A FATHER-of-three diagnosed with incurable cancer before his 50th birthday is encouraging other men not be afraid to reach out for help.
Stuart Riddell, now 53, was dealt a devastating blow in 2013 when he was told he had late stage cancer. Describing himself as a typical “middle-aged bloke” he thought cancer help centre Maggie’s was “not for him”.
But when he found out his bowel cancer was at an advanced stage he knew he needed more than just medical help. He stumbled across the road from the Western General to the Maggie’s Centre, where the dedicated team offered him a lifeline when he was at his lowest.
And to ensure the centre can continue to offer vital support to an additional 5000 people a year, he has organised a fundraising ceilidh to help in the Buy a Brick campaign.
The Evening News has teamed up with Maggie’s for the Buy a Brick appeal, which aims to raise more than £750,000 to extend the centre.
The ceilidh, held for the first time last year, raised a staggering £11,000 for Maggie’s and Stuart hopes to be able to hand over a similarly sizable cheque this year for the “incredible” centre.
“There is a sense of calm reassurance from the minute you walk in,” he said.
“It really hit home to me how effective and how important Maggie’s was when I was moved from the surgical unit after having one tumour removed, to oncology and was told my second tumour was treatable. I sauntered into my appointment thinking I’d be stage two, and if I was unlucky maybe stage three.”
Stuart was told that although his second tumour, which was wrapped around a major artery, was treatable, the cancer was at an advanced stage.
He said: “I was in total shock to be told that I was stage four. Up until that point I had a sense of bravado but being told those three words – stage-four cancer – was like all the hope just disappeared in an instant.”
Maggie’s Centre offers tailored men’s group sessions which helped Stuart find ways to cope with a diagnosis he had not anticipated.
“All the hope that had been extinguished and ten minutes after being at Maggie’s,” he said. “I started feeling like all hope wasn’t gone but they helped me order my thoughts.
“It really is a remarkable place and it is run by an incredible team of staff and volunteers – they are incredible.”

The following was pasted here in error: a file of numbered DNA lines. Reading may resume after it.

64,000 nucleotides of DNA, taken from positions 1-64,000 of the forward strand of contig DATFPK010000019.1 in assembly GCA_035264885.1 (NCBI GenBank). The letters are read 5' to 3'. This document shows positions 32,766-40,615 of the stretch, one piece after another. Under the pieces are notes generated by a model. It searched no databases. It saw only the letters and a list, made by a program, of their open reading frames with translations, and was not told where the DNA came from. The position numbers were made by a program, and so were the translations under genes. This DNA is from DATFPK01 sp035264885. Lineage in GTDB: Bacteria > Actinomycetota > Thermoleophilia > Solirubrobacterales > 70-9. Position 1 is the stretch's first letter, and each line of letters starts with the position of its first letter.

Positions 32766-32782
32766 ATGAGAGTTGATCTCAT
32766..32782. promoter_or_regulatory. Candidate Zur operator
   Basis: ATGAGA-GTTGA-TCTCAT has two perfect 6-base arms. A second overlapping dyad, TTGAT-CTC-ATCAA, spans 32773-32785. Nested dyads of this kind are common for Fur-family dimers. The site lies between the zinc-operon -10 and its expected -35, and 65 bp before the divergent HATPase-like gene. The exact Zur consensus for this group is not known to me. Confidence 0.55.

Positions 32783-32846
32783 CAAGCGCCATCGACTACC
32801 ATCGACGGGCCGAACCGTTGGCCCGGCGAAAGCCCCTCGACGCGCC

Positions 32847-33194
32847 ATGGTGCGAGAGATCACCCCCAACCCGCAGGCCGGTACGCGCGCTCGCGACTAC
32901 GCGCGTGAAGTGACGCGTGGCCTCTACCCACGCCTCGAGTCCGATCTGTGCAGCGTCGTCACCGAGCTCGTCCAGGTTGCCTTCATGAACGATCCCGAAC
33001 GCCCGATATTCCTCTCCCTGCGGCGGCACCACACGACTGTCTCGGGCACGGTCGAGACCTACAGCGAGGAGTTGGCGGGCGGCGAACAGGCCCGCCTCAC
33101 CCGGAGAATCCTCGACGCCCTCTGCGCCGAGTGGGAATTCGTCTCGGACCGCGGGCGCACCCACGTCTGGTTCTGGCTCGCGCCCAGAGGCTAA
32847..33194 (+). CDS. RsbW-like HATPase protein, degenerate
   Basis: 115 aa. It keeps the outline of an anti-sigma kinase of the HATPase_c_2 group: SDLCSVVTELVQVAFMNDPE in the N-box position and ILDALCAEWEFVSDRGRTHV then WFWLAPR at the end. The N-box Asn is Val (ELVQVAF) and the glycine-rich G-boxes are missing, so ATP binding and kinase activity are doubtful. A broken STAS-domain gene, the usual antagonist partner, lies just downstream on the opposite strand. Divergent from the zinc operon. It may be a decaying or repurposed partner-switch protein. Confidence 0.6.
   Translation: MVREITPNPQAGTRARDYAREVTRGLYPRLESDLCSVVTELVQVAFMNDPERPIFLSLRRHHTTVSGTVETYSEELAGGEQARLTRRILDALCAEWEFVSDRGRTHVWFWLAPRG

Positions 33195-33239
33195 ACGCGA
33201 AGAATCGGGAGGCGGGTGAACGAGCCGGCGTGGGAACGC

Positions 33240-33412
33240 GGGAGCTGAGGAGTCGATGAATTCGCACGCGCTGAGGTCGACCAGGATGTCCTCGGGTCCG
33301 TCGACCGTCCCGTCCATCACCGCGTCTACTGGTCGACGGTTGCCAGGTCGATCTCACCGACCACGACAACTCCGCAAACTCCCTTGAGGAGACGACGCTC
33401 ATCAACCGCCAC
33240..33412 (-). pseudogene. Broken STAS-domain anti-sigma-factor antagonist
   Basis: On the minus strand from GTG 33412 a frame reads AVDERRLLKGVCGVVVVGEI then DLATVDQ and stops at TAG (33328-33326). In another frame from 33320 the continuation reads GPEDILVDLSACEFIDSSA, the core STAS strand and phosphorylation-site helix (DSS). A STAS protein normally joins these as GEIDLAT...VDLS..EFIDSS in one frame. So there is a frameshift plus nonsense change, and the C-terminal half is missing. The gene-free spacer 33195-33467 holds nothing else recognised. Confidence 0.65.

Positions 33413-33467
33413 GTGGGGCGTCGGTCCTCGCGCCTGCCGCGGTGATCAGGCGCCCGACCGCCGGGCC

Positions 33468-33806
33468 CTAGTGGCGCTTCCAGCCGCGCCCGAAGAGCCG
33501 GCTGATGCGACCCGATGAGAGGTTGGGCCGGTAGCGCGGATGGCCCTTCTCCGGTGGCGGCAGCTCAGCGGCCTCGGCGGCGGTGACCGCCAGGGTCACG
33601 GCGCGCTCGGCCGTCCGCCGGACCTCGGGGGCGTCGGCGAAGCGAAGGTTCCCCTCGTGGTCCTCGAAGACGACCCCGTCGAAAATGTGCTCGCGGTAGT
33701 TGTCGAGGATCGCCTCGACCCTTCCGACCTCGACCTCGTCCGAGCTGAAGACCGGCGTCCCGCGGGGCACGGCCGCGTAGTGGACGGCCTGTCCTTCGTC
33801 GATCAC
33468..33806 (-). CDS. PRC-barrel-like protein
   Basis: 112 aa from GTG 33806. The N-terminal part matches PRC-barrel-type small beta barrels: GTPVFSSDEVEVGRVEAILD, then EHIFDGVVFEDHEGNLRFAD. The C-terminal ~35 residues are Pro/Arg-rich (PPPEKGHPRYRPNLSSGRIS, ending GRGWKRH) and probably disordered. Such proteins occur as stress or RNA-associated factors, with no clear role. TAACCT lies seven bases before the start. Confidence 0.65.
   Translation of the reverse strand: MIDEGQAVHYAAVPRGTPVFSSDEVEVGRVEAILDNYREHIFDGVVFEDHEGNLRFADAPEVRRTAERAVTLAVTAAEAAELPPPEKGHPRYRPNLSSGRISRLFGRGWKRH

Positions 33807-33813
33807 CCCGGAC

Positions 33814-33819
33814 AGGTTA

The men’s groups which are run once a week offer a space for people to talk to others who are in a similar situation, to share experiences and to express emotions.
“I suspect there is a reluctance on the part of many men to go in and talk about their feelings,” Stuart said.
“But at the men’s group, we are all in the same boat whether it is incurable or a terminal diagnosis. I went along for a year, every Monday, and it was a room full of stereotypical blokes who would not previously have sat and discussed their feelings, but it was a fantastic group and there’s a comfort in being there for each other.”
The centres also offer art groups, rest and relaxation classes, benefits advice and for Stuart the nutrition classes really gave him a practical focus.
“What you eat is so important. I didn’t tick any of the risk boxes for cancer, I exercised, I didn’t smoke and I ate reasonably well but from the classes I really learnt the importance of what you eat.”
Support from his wife Alison, and children Duncan, 22, Louise, 20, and Claire, 16, helped pull him through and the whole family is involved in fundraising for Maggie’s.
Stuart said: “My wife works at George Watson’s College and we are very appreciative for their help in providing the hall for the ceilidh for free. The children will also be helping flog raffle tickets at the event.”
And it was for his family that Stuart tried to clear the fog created by his shock diagnosis. He said: “Cancer is such total madness. There is so much information and so many thoughts in your head. Maggie’s provides a bit of sanity amongst that madness to help you to figure out your thoughts.”
Stuart was diagnosed after grumbling in his stomach turned to more severe pain, followed by a rapid weight loss. An emergency scan revealed he had two tumours, only one of which they could remove. He underwent a major operation two days later before enduring six cycles of chemotherapy followed by five weeks of chemotherapy and radiotherapy.
But he has now reached an unexpected milestone – three years since the end of treatment. “I actually I didn’t expect to get here so I am extremely lucky,” Stuart admitted.
“The fear is always in the back of your mind but I learnt to keep it at the back. Finding your own way to deal with it is the most important thing and visiting Maggie’s was immensely helpful.